Head coach Rex Ryan of the New York Jets looks...

Head coach Rex Ryan of the New York Jets looks on from the sidelines during the first half against the Philadelphia Eagles at Lincoln Financial Field. (Dec. 18, 2011) Credit: Getty Images

FLORHAM PARK, N.J. -- In Rex Ryan's eyes, there's no alternative.

After all his chest thumping and bombastic statements about the Giants, constantly poking at them as if they were a piñata, Ryan knows he's put himself directly into the crosshairs of the crosstown rivalry. So when the Jets host the Giants in their pivotal battle Saturday, Ryan understands he's going to look mighty small if his team doesn't win.

"I feel like I have to win this game because I put it out there, I want to be the better team in our city," Ryan said Tuesday. "I want to be the team that people talk about, that are interested in, and you do that by winning. That's who I want to be, and I want to be the best team in the National Football League. It's not just in this city, but clearly, when you have two teams that share the same name and share the same stadium, it's much bigger than that and I realize it."

That's why he knows he'll have to break out a spatula and scrape a plateful of eggs off his face if the Jets lose.

"It's coming right on top of me, and that's fine,'' Ryan said. "And when we win, it'll be about the Jets, and that's where I want the attention to be. If we lose, it's coming right down on me, and I can handle it. I hope I don't have to."

Ryan is diving into his old playbook, using similar tactics he tried in the postseason a year ago, when he made it personal against Colts quarterback Peyton Manning and Patriots coach Bill Belichick.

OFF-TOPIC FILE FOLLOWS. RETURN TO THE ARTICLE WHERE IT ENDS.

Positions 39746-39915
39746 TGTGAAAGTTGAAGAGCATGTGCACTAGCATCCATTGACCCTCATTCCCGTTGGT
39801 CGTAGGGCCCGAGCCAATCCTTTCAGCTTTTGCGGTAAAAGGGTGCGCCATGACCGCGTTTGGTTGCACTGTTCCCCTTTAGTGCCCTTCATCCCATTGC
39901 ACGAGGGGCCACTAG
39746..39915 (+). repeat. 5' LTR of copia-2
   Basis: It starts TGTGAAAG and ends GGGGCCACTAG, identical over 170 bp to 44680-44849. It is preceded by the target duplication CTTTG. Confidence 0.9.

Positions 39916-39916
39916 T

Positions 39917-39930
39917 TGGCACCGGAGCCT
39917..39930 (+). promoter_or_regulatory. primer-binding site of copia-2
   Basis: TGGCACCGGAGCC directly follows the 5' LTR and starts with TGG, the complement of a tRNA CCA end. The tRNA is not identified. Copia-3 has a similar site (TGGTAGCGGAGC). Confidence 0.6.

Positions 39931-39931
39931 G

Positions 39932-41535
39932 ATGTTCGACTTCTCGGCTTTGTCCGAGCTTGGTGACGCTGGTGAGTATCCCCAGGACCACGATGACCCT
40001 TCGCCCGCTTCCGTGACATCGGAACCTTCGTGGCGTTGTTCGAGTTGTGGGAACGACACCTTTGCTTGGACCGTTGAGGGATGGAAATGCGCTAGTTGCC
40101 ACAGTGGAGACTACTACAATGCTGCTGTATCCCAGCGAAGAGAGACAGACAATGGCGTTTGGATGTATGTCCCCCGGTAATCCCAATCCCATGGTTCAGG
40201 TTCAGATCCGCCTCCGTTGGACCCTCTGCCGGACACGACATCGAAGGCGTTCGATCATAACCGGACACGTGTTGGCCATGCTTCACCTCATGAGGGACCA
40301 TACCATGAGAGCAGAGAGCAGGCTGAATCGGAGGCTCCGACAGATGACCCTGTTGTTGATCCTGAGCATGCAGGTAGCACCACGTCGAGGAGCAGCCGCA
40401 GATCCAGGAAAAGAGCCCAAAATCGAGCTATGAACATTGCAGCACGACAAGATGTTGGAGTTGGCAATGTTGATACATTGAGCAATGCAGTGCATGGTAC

"Rex always puts pressure on himself," linebacker Bart Scott said. "He can't get the opportunity to play, so he's a tremendous motivator and we feed off that passion and confidence. Sometimes when your coach or your mom or somebody you look up to has more belief in you than sometimes you may have in yourself, it inspires you to make them right."

Yet there shouldn't be a need for any extra motivation with the playoff implications for both teams.

"It's going to be us or them," Scott said. "For one of us, the dream is over with. We call it 'Death Ground.' ''

Just don't call it a siblinglike rivalry between the teams.

"Everyone is blowing it up as 'Big brother, little brother,' " cornerback Antonio Cromartie said. "I really don't give a damn what it is. It's just football. But people blow it out more than it is. This is a chance for us to go into the playoffs and that's how we are treating it."

Still, Cromartie didn't dispute Ryan's assertion the Jets are a better team than the Giants.

"That's what we believe," he said. "We believe on that back end and our front seven, the playmakers that we have on both sides of the ball, we feel like we are better than them. It's our time to step up, and do the things that we need to do."

Ryan wouldn't want it any other way.

"I recognize the rich tradition of Giant football," he said. "I'm not trying to take a run at the Giants or a shot at them. I want to be the best team in the National Football League, and the fact we [are] both New York teams, I don't want to be the one that is not looked at as the best team in my own state. There's no way. I want to be the best team, period.

"Now, do I have the courage to say it? Absolutely. And if it doesn't happen and we get beat by the Giants, I'll be the first one to tip my hat to them."

More Jets


Unlimited Digital AccessOnly 25¢for 5 months